There is a thin piece of plywood? that is screwed to the back of the space, with several inches at the top that is open to the interior, below the Dometic Refer. In the next few days I am going to get to this piece of plywood, rather flimsy and thin... and remove it to see what is 'behind the curtain'. I was going to use Gorilla Tape to tape this area seal this opening... but curious as to what is in there. Over the fender well, as well.

Our 2006 23 foot Safari sucked dust from the fender wells in large amounts. My wife says inches of dust on the floor between the fender wells. We had Warranty Work done at Jackson Center... they found the Fender Wells were not sealed properly and trimmed, refitted, riveted and sealed the two fender wells. Took care of 90% of the dust. It really messes up your vacation cleaning the entire interior... so I know what you are thinking.

Stuffing fiber glass insulation, removed from the paper does work. This time I need to really.... really... get to solving our major dust inhaler. Possibly someone else has had the "Refer Sucking Dust over Fender Well Outside Vented Aluminum Door".

I may pull out ALL the Fiber Glass Insulation to check dust sources and reinstall. Wear a face mask to not inhale fiber glass or dust. Just a bit better than the Covid mask, gloves to protect hands and long sleeve shirt. Put all into a garbage bad and replace with clean fiber glass... if you have tried the fiber glass insulation method.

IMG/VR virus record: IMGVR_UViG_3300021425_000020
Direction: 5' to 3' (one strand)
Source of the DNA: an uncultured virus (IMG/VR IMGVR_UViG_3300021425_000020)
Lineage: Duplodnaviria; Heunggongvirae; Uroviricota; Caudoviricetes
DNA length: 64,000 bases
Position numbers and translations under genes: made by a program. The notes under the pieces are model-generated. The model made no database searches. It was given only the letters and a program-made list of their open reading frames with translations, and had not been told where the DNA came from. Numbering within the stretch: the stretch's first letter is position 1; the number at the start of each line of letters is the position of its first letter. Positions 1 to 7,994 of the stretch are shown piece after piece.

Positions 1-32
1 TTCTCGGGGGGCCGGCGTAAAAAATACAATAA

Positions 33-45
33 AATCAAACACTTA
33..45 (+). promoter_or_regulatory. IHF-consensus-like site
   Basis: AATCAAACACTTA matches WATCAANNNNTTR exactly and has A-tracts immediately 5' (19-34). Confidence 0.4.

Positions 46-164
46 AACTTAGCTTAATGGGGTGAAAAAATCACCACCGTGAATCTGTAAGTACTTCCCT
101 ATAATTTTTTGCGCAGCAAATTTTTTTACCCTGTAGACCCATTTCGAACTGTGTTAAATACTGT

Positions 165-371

I would estimated that 70% of Airstream Owners DO NOT travel long stretches of Dusty Roads to go camping. We travel a lot into the Dusty Mountains of the western USA aka, Rocky Mountains. The view is wonderful. Sucking dust... is not.

If you are finding Light Dust within the Interior. Lucky You! Just look for the where it is coming from and use your imagination.
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Old 09-19-2021, 07:07 AM   #10
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I think the idea of reversing the flow on the roof vent/fans would certainly improve if not solve the problem. Pulling in cleaner air and providing a slight positive pressure has to help.

We have made several trips down into the furthest campsites in Palo Duro and when dry the fine red dirt/dust coats the outside of the trailer up to waist high but I have never noticed any significant dust inside.